Instructional Rounds As A System to Achieve Instructional Rigor in

Report
Instructional Rounds As A System
Approach to Achieve Instructional
Rigor in Every Classroom & Every
School
August 9, 2013
Presented by Manolo C. Garcia, Principal
Edwin Markham Elementary School
Vacaville Unified School District
“What distinguishes professional learning
communities from support groups where teachers
mainly share ideas and offer encouragement is
their critical stance and commitment to
inquiry…teachers ask probing questions, invite
colleagues to observe and review their teaching
and their students’ learning, and hold out ideas
for discussion and debate.”
– Jonathon Saphier
RIGOR
“[38 High School Principals] tried to analyze these
[classroom demo] videos together, they rarely agreed on
what they thought instruction should look like – in
particular, they disagreed on what teachers and students
actually do in rigorous classrooms…one of their typical
activities was to rate the rigor in a classroom, on a scale
from 1 (lowest) to 5 (highest) after watching each video.
In nearly every case, there were as many principals who
would rate a classroom as 1 as who would rate the same
classroom a 5.”
Source: John E. Roberts, Instructional Rounds in Action (Harvard Education Press, 2012)
What is RIGOR?
• Hard/Difficult
• More Challenging
• Higher Levels of Blooms (Depth of Knowledge,
DOK)
Rigor is much more…
“Rigor is a quality of instruction that requires students
to construct meaning for themselves, impose structure
on information, integrate individual skills into
processes, operate within but at the outer edge of their
abilities, and apply what they learn in more than one
context and to unpredictable situations.”
Source: www.mindstepsinc.com/rigor/
Depth of Knowledge (DOK) Levels
Smarter Balanced Depth of
Knowledge Goals for Items
Current
Assessments (CST)
New SBAC
Assessments
Mathematics
ELA/Literacy
DOK3
DOK4
DOK3
DOK4
< 2%
0%
20%
2%
49%
21%
43%
25%
Source: Yuan & Le (2012); Herman & Linn (2013), from Linda Darling-Hammond Assembly
Testimony, 3.6.13
2007/2008
2008/2009
Learning
Walks
Data Analysis to
Collaboratively
Analyze and
Improve First
Good Teaching
2009/2010
Coaching
thru Lesson
Scripting
2010/2011
Universal
Access
Explicit Direct
Instruction (EDI)
& Excellence for
Every Learner
(ExcEL)
Lesson
Study Pt. 2
BoardMath
Lesson
Study Pt. 1
Our school’s journey…
Instructional
Rounds
Data Teams
2011/2012
2012/2013
What is Instructional Rounds?
A Collaborative Process
• Observe. Take notes on what you see and hear related
to the host school’s problem of practice.
• Describe. In teams, describe what you saw, using
specific, nonjudgmental language.
• Analyze. Look for patterns across classrooms, giving
names to categories and patterns.
• Predict. In light of your group’s evidence, predict what
students are learning.
• Next level of work. What should the school do or learn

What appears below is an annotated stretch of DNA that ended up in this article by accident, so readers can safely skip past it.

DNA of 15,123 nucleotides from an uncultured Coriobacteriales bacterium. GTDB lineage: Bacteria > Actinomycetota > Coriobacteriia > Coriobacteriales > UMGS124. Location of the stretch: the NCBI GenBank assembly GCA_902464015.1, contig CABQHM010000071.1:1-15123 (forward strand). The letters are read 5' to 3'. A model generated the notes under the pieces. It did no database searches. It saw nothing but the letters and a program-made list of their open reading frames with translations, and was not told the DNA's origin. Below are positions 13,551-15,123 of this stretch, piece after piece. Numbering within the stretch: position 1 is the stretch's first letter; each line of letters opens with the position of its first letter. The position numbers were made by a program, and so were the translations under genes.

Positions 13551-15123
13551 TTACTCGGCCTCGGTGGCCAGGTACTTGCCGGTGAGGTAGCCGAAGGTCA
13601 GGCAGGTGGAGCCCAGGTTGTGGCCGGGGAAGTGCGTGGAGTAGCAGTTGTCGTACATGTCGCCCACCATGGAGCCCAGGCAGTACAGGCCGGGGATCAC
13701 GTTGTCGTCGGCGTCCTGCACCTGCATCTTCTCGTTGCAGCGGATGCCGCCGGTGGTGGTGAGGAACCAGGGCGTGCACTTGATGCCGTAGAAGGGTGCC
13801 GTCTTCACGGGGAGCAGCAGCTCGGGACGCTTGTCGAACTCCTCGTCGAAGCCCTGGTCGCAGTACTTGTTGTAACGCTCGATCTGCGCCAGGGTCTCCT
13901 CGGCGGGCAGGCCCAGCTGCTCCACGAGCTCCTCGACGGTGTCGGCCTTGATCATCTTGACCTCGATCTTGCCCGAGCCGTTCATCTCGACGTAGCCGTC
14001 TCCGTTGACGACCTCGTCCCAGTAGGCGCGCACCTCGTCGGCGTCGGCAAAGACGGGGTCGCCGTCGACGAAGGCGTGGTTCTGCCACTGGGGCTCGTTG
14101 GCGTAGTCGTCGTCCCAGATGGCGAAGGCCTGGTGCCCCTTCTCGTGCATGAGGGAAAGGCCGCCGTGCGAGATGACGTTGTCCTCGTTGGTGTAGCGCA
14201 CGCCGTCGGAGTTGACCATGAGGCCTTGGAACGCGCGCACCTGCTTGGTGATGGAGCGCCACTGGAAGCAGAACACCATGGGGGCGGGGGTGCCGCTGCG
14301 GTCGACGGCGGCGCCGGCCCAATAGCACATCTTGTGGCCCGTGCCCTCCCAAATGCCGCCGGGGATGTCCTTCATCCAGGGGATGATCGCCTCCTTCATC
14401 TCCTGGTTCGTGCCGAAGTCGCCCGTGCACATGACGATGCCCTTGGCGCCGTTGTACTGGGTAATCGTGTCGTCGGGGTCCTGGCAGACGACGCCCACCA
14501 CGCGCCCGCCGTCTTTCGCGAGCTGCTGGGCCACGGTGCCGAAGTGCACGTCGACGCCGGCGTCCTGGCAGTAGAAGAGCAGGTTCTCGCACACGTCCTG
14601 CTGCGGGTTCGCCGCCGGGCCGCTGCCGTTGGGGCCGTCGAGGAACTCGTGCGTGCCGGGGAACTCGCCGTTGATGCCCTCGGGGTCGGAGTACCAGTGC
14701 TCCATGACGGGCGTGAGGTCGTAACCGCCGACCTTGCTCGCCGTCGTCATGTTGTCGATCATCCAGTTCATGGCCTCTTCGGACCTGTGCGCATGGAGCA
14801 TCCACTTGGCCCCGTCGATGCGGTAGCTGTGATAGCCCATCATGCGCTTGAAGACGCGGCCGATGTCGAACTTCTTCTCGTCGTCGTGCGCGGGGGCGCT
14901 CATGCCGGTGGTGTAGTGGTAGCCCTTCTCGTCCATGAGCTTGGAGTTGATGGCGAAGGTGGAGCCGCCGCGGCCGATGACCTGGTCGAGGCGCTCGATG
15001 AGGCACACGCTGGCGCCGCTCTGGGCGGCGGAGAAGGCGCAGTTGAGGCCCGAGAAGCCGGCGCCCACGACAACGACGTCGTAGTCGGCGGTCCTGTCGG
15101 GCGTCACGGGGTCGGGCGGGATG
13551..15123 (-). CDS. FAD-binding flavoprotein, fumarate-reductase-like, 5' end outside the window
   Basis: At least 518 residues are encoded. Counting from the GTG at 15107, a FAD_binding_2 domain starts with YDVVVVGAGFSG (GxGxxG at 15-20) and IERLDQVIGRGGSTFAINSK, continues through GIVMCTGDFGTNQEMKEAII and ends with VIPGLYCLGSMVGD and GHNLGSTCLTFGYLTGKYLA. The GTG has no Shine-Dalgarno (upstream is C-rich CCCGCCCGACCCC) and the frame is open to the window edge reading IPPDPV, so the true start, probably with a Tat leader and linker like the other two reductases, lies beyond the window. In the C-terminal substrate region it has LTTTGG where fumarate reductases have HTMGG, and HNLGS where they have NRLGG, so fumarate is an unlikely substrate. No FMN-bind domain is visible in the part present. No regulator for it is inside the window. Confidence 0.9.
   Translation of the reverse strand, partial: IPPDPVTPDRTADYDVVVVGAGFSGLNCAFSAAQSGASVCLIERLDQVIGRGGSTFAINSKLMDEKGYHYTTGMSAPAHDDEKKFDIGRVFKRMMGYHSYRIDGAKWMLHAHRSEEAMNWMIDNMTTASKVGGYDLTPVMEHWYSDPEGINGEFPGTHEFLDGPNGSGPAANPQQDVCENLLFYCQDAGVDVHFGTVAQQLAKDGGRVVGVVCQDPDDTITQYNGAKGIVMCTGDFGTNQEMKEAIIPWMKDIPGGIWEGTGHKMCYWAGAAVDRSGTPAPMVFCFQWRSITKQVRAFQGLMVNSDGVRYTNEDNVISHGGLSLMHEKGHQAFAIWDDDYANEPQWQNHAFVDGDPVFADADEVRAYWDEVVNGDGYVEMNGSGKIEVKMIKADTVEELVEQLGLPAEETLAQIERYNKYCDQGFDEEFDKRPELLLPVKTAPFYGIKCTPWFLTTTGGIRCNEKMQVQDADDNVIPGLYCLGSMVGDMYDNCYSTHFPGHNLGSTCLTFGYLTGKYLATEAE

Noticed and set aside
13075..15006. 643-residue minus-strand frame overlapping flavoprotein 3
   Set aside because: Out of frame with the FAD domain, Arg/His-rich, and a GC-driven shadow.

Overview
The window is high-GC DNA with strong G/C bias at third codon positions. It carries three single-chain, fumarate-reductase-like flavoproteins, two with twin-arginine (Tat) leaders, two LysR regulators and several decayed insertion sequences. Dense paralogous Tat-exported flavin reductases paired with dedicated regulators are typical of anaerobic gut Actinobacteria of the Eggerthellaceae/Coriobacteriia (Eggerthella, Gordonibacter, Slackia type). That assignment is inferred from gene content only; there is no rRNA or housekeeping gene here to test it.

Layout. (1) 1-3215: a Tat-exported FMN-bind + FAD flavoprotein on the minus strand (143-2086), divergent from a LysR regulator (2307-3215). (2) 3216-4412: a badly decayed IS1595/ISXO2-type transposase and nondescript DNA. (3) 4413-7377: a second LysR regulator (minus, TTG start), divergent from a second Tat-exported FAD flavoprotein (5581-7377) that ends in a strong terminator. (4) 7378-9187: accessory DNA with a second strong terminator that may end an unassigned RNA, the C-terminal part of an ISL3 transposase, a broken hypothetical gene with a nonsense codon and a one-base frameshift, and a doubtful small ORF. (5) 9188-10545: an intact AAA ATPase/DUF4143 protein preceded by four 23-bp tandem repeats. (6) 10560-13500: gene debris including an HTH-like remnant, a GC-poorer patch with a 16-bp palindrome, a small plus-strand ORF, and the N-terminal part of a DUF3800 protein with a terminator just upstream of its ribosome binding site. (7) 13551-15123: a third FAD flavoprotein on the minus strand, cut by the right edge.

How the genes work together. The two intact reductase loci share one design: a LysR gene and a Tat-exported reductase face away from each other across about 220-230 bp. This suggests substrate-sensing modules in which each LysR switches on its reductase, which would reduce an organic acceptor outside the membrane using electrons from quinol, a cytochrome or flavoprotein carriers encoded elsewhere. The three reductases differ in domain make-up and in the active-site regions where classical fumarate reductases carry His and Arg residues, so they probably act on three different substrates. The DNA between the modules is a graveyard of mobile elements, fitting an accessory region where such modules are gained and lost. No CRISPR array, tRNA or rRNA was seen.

next? What should the observers do or learn next?
Source: John E. Roberts, Instructional Rounds in Action (Harvard Education Press, 2012)
What Instructional Rounds is NOT
• NOT “Walkthroughs,” “Learning Walks,” or “Drive-bys”
– Rounds is descriptive, analytic, inferential
• NOT A Teacher Evaluation Tool
– No assessment of individual teachers
– Separate the person from the practice; focus on the practice
• NOT An Implementation Check
– Rounds focuses on patterns of practice, not compliance with
directives
• NOT Training for Supervision
– Rounds focuses on collective learning, rather than individual
supervisory practice
• NOT A Program or Project
– Rounds is a practice, designed to support an existing
improvement strategy at the school or system level
Source: John E. Roberts, Instructional Rounds in Action (Harvard Education Press, 2012)
Markham Elementary’s
Rounds Overview
Purpose
Participants
Parameters
Observer Function/Responsibility
Debriefing Rounds
Summarizing the Experience
Challenges to Implementing Rounds
“[Instructional Rounds]…disrupt the typical patterns of interaction
between adults in the schools. Disrupting these patterns activates
organizational problems that few school systems have any
experience in solving – problems that ultimately have to be solved
if they are to improve.”
•
•
•
•
The Problem of Frequency
The Problem of Symmetry
The Problem of Reciprocity
The Problem of (Not) Talking About Race
Source: John E. Roberts, Instructional Rounds in Action (Harvard Education Press, 2012)
References & Resources
Elizabeth A. City, Richard F. Elmore, Sarah E. Fiarman, and Lee Teitel, Instructional
Rounds in Education: A Network Approach to Improving Teaching and Learning,
(Harvard Education Press, 2009)
John E. Roberts, Instructional Rounds in Action (Harvard Education Press, 2012)
Richard DuFour & Robert J. Marzano, Leaders of Learning: How District, School, and
Classroom Leaders Improve Student Achievement (Solution Tree Press, 2011)
www.mindstepsinc.com/rigor/
Networking Opportunity:
Manolo C. Garcia, Principal
Edwin Markham Elementary School
101 Markham Ave.
Vacaville, CA 95688
[email protected]
(707)453-6230 Ext. 106

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